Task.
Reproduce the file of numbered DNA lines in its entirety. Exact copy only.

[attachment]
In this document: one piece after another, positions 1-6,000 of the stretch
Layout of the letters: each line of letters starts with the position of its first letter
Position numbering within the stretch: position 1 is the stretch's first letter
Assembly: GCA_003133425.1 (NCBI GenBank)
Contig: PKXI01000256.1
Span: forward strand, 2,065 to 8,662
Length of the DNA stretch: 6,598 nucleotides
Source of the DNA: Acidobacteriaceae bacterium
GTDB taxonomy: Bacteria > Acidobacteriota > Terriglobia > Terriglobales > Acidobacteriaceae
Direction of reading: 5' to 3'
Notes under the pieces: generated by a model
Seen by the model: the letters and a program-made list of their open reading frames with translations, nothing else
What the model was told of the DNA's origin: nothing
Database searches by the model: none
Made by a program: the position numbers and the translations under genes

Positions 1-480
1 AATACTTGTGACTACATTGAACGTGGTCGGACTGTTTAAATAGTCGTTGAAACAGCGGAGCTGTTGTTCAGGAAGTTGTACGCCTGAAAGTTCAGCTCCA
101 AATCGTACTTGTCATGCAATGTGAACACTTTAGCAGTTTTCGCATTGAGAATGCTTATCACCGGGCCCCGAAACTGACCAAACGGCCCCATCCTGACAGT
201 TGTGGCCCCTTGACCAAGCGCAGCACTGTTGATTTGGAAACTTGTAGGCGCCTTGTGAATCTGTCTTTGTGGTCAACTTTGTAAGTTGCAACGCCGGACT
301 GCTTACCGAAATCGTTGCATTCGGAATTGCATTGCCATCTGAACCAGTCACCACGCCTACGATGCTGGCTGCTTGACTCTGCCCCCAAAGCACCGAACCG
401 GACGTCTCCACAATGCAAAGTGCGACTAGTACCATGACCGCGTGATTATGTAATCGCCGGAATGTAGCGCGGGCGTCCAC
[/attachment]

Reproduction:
In this document: one piece after another, positions 1-6,000 of the stretch
Layout of the letters: each line of letters starts with the position of its first letter
Position numbering within the stretch: position 1 is the stretch's first letter
Assembly: GCA_003133425.1 (NCBI GenBank)
Contig: PKXI01000256.1
Span: forward strand, 2,065 to 8,662
Length of the DNA stretch: 6,598 nucleotides
Source of the DNA: Acidobacteriaceae bacterium
GTDB taxonomy: Bacteria > Acidobacteriota > Terriglobia > Terriglobales > Acidobacteriaceae
Direction of reading: 5' to 3'
Notes under the pieces: generated by a model
Seen by the model: the letters and a program-made list of their open reading frames with translations, nothing else
What the model was told of the DNA's origin: nothing
Database searches by the model: none
Made by a program: the position numbers and the translations under genes

Positions 1-480
1 AATACTTGTGACTACATTGAACGTGGTCGGACTGTTTAAATAGTCGTTGAAACAGCGGAGCTGTTGTTCAGGAAGTTGTACGCCTGAAAGTTCAGCTCCA
101 AATCGTACTTGTCATGCAATGTGAACACTTTAGCAGTTTTCGCATTGAGAATGCTTATCACCGGGCCCCGAAACTGACCAAACGGCCCCATCCTGACAGT
201 TGTGGCCCCTTGACCAAGCGCAGCACTGTTGATTTGGAAACTTGTAGGCGCCTTGTGAATCTGTCTTTGTGGTCAACTTTGTAAGTTGCAACGCCGGACT
301 GCTTACCGAAATCGTTGCATTCGGAATTGCATTGCCATCTGAACCAGTCACCACGCCTACGATGCTGGCTGCTTGACTCTGCCCCCAAAGCACCGAACCG
401 GACGTCTCCACAATGCAAAGTGCGACTAGTACCATGACCGCGTGATTATGTAATCGCCGGAATGTAGCGCGGGCGTCCAC